Reformer Martin Luther: A Flawed Legacy
Updated: Oct 25
When I mention the name Martin Luther, do you think of the great theologian and reformer? Or perhaps you swing into the other camp, those who recall Martin Luther, the not-so-great ‘anti-Semite’ and ‘potty mouth’. What is a protestant Christian in 2023 supposed to make of Martin Luther and his sometimes vulgar musings, especially his scatological references? Yet, that’s not even the worst of it.
In my youth, as an upcoming minister, when I first heard of Martin Luther's earlier life and ministry, I thought it was extremely inspiring. Who wouldn’t love a story about a German monk who stood against the major doctrinal flaws within the Catholic Church? It could even be likened to the showdown between David and Goliath. Here is young Luther, an average, everyday man, taking on the giant that no one dared to come against. Every new, fresh-faced, bible college student has heard about Luther’s Ninety-Five Theses, which was nailed to the door of the Schlosskirche (Castle Church), Wittenberg, on October 31st 1517. It was actually common practice among priests to nail their work on the door but no one expected that this particular piece would become what is known today as the beginning of the protestant reformation. This one action began a revolution that would echo into our reality today. So how did this inspiring monk garner a very different kind of reputation later on in his life?
I personally and not surprisingly heard a sanitised version of Luther’s life and ministry at Bible College and it wasn’t until I reached my middle-aged years that I finally discovered the shocking truth about Martin Luther and his bizarre backflip in his thinking towards the Jews. Some simply dismiss Luther as a fairly harmless, hot-tempered monk with a potty mouth, one who was willing to use vulgarity in order to defend the gospel and stand against the devil’s schemes.
It is frequently repeated that Luther became more bitter and angry as he aged and battled with health issues. This is often the excuse as to why his writings had become increasingly disturbing, even inciting hate and violence against the Jewish people and their property. Luther once said, ‘You are not only responsible for what you say but also for what you do not say.’ Did he even think about this when he later wrote the book, ‘On the Jews and Their Lies’? This book was filled with unchristian-like sayings towards the Jews, like; “Set fire to their synagogues or schools,” or that Jewish houses should “be razed and destroyed.” He suggested that "these poisonous envenomed worms" be subjected to hard labour and be afforded no legal protection. He also suggested taking away their religious writings and forbidding rabbis from preaching. Among other insults, he said they are full of the "devil's faeces ... which they wallow in like swine." He mentioned that the synagogue was a "defiled bride, yes, an incorrigible whore and an evil sl*t ..."
Before he died, Luther also preached a final warning against Jews, suggesting that the authorities should “expel” the Jews if they don’t convert to the Christian faith. He warned that the authorities would make themselves "partners in another's sins" if they didn’t take action. This seed was planted in the hearts and minds of the German people, so is it a coincidence that Hitler did what Luther dreamed about? All this in the name of Christianity? One thinks of the severe warning in Romans 11:18 where Paul instructs the Gentiles not to become arrogant against the natural branch (the Jews). I find this part of Luther’s legacy hard to fathom. It’s absolutely inexcusable and not exactly the fruit that you would expect from an ambassador of Jesus Christ.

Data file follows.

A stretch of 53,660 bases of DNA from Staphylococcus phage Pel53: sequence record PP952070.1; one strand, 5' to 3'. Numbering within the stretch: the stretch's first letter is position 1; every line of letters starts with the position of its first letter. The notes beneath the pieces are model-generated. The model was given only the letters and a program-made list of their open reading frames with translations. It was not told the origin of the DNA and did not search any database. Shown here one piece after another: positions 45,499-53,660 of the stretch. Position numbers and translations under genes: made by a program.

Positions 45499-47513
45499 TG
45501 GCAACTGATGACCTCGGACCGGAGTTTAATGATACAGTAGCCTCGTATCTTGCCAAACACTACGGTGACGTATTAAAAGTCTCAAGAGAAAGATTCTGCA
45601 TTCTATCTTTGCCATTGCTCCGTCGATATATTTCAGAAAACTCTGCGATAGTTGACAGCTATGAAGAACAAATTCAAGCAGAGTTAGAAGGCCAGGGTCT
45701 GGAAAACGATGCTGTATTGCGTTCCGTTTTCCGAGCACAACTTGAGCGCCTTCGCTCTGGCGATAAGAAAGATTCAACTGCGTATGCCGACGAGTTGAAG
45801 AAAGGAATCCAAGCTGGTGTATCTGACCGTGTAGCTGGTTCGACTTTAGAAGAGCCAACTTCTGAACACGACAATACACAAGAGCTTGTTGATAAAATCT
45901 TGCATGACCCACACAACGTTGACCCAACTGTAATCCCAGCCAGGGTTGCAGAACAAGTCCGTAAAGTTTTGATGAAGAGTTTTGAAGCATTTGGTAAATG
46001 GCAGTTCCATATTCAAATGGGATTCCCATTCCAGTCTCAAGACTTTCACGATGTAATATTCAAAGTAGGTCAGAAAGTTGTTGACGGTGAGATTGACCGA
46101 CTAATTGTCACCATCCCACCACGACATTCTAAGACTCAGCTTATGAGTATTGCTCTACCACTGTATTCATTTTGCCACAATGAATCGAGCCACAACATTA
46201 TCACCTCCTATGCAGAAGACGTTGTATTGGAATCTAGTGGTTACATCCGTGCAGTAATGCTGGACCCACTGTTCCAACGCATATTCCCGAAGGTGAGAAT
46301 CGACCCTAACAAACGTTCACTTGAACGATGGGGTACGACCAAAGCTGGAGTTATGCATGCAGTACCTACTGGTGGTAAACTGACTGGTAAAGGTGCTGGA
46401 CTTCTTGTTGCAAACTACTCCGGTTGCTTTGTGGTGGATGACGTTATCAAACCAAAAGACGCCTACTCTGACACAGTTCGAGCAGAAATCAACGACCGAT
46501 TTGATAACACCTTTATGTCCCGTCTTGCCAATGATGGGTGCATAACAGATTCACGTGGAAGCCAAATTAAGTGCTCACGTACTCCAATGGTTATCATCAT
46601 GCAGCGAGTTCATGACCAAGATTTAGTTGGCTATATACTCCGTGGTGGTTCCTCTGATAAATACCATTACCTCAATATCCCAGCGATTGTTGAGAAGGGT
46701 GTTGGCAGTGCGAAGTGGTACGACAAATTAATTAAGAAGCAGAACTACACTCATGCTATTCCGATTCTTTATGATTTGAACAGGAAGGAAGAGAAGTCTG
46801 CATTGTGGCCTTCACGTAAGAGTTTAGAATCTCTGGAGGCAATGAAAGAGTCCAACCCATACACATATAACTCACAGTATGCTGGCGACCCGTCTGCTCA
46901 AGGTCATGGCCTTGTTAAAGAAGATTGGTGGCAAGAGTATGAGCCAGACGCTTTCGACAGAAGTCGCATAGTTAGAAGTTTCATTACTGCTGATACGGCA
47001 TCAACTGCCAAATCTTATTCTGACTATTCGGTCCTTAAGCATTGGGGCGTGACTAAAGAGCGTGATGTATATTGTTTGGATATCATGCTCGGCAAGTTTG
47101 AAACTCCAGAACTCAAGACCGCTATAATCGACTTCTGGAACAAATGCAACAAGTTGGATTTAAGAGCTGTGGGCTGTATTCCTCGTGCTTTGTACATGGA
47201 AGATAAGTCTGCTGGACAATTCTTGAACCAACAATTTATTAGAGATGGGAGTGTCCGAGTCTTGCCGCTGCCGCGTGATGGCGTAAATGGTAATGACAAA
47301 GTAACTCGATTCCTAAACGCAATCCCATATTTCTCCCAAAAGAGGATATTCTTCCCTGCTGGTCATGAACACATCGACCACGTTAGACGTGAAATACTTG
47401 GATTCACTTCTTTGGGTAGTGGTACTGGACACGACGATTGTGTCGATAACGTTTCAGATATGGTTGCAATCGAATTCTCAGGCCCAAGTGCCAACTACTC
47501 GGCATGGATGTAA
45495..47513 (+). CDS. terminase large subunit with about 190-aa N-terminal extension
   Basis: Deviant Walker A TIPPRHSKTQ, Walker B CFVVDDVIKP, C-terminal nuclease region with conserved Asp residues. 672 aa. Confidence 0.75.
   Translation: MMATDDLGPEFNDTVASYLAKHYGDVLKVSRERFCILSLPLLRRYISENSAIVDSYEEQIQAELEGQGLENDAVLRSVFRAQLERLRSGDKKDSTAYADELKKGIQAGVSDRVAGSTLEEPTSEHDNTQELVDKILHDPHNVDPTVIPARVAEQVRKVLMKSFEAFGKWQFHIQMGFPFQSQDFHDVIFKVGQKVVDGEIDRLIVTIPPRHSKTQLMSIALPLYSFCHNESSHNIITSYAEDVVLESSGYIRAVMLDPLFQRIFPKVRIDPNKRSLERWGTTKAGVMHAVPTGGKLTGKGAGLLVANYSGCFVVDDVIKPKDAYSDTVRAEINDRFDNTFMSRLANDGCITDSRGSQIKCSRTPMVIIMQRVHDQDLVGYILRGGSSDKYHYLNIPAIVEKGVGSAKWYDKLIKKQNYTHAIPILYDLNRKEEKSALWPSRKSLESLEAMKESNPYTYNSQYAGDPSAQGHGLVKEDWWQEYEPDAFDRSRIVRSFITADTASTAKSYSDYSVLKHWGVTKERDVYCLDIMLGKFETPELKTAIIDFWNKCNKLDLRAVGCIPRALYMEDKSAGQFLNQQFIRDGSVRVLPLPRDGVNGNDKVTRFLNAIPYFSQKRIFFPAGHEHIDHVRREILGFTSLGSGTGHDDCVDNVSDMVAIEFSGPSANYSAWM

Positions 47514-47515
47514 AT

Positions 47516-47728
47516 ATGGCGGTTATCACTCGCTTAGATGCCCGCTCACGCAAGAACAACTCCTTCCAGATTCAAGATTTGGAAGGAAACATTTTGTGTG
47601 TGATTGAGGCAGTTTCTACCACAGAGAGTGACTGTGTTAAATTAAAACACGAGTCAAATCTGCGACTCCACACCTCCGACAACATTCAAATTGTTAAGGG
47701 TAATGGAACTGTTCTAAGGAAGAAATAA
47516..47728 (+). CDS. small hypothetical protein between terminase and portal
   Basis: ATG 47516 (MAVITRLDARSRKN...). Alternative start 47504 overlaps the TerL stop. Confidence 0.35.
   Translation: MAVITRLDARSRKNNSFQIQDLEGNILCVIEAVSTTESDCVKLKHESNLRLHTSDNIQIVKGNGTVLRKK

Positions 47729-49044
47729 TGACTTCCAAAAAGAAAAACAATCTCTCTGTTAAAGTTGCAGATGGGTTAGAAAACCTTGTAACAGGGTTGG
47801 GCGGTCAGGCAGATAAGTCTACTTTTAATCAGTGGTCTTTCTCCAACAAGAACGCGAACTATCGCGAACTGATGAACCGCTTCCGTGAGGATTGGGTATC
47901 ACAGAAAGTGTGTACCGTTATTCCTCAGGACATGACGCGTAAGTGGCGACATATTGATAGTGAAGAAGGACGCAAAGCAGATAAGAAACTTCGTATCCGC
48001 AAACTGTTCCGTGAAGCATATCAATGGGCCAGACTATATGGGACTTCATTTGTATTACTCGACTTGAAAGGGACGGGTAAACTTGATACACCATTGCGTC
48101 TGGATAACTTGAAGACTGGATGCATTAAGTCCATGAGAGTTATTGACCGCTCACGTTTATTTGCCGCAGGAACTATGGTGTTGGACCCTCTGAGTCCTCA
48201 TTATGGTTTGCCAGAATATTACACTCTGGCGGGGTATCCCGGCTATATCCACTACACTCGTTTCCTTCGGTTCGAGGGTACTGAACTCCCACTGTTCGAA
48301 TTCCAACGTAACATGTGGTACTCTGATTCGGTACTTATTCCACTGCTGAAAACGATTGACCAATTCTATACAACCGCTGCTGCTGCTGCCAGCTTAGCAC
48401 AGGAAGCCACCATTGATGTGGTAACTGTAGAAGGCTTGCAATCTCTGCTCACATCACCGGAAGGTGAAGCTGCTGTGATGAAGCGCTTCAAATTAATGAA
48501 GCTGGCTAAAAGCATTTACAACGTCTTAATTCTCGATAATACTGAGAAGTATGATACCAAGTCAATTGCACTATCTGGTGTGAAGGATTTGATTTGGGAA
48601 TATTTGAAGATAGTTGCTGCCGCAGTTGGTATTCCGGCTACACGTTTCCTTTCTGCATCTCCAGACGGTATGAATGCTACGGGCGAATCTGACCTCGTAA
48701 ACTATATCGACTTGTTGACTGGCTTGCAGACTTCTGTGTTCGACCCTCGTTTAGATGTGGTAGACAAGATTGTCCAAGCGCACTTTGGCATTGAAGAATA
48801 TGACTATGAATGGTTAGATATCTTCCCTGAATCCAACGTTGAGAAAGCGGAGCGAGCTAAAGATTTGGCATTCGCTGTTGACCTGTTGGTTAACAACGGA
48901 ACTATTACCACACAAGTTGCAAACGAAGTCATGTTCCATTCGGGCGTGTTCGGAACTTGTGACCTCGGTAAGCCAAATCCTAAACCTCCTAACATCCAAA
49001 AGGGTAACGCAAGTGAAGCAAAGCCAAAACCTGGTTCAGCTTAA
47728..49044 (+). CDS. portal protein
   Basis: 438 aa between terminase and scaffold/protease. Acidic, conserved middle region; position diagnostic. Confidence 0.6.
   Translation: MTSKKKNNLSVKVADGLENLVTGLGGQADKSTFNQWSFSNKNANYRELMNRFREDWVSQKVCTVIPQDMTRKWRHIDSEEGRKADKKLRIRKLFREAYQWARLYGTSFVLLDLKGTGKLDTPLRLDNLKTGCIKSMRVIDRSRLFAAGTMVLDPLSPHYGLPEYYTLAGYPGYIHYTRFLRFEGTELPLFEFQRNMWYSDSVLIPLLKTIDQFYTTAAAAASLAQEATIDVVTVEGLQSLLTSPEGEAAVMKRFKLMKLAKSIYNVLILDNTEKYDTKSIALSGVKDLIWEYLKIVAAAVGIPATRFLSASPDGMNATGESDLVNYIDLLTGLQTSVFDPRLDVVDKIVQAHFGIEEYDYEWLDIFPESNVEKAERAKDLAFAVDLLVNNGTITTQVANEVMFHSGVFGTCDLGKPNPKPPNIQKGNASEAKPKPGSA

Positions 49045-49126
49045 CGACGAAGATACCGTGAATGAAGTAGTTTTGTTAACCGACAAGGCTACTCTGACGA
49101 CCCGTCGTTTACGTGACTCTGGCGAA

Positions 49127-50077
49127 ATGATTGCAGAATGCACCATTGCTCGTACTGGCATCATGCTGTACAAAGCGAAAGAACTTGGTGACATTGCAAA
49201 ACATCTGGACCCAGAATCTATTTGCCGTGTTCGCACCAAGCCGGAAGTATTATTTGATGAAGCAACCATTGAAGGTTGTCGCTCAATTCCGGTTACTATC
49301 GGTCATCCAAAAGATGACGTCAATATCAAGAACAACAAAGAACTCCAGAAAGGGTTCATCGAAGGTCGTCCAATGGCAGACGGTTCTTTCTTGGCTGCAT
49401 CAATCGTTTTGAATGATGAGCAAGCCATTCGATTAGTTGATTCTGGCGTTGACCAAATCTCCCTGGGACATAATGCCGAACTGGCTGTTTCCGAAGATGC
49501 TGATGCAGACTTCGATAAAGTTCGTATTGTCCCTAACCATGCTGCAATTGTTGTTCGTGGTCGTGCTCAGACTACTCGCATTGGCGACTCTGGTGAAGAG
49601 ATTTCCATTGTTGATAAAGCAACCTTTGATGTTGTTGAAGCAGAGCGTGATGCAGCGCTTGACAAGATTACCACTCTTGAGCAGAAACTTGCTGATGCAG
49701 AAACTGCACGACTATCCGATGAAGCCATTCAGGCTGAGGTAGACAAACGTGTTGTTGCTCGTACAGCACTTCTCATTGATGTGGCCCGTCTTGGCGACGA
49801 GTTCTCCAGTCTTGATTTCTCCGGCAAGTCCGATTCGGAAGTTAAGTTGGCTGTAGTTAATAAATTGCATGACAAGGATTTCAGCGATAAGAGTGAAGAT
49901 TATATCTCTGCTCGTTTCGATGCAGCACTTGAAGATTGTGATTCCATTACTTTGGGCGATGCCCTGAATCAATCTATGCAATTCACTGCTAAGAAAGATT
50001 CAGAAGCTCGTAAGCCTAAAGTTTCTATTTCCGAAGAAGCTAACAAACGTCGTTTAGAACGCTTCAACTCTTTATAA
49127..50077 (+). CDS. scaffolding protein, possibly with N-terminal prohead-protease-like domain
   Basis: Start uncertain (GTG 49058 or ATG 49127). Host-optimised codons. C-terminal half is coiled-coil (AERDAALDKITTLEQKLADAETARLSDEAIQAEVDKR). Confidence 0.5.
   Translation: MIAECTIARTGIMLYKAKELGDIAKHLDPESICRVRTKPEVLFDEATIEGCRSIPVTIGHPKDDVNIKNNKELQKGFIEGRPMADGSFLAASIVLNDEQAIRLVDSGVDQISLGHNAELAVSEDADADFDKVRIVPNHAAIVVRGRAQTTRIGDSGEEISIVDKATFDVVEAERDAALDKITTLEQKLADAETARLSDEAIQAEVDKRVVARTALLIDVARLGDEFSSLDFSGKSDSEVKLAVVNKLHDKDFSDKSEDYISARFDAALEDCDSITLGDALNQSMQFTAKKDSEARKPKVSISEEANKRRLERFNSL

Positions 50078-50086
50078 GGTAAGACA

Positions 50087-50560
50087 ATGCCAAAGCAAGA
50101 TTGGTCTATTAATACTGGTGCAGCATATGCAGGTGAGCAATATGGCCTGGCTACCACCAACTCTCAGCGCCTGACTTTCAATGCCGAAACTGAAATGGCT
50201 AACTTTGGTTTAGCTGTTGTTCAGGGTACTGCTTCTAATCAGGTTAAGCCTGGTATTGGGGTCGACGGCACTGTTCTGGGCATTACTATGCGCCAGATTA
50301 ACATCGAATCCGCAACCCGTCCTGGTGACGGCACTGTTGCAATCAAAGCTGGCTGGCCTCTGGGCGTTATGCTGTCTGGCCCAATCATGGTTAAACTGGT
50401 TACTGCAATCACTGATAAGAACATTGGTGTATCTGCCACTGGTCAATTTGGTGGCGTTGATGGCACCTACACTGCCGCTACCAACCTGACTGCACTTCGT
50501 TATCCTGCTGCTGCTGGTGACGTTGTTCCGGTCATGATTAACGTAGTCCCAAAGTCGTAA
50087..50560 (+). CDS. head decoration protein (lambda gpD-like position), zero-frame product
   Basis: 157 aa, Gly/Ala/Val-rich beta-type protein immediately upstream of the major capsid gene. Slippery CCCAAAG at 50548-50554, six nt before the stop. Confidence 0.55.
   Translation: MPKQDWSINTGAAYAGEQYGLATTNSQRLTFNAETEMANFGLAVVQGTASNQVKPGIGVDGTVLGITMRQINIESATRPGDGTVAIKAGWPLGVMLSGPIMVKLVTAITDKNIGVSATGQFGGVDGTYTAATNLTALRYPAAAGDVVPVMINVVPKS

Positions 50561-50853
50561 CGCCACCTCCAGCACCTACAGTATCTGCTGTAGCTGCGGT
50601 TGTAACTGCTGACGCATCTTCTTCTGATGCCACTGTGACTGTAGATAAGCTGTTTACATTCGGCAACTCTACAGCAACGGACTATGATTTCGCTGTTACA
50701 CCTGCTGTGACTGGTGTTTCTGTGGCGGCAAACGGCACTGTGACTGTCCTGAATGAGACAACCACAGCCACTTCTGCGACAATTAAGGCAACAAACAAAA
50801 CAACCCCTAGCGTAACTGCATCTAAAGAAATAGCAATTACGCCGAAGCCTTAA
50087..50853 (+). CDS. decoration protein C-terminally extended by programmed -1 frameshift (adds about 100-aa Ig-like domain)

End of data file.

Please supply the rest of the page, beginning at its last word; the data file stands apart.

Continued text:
When I think of Apostle Paul, I remember the verse from, ‘I have fought the good fight, I have finished the race, I have kept the faith.’ Paul places a major emphasis on obedience, loving others and how we ought to grow and mature as we progress in our Christian walk. How could Luther start so well and finish so badly? Isn’t our walk supposed to be the opposite to this? Young Luther stood for biblical truth and even defended the Jews from being persecuted by the Catholic Church - and rightly so.
It begs the question, can we look past the swearing and vulgar scatological phrases, in addition to his bizarre rantings at the devil? If so, then can we ignore his incitement of hatred and violence towards God's chosen people? Does this ruin our memory of him? Many preachers say ‘no’ and that they can remember him fondly. John Macarthur, who I greatly admire, is one such minister. In January 2017 he wrote an article called, ‘John MacArthur on the Legacy of Martin Luther’. While he recognised Luther’s overall excellent work as a reformer, he also mentioned his weak points. ‘In fact, to be completely candid, some of Luther’s more infamous transgressions were downright reprehensible. We are rightly appalled, for example, at his fondness for scatology, the cutting sarcasm that characterizes his polemical writings, and his crass xenophobia—especially his anti-Semitism. Those were colossal defects in Luther’s character, and it would be folly to pretend they did not exist.’ MacArthur also adds, ‘Indeed, some of Luther’s most disturbing imperfections were rooted in a naive, lingering attachment to certain medieval superstitions. His obsession with the devil, his fear of sorcery, and his occasional gullibility regarding tales of monsters and magic all reflect a mind swayed by the folklore of that time.’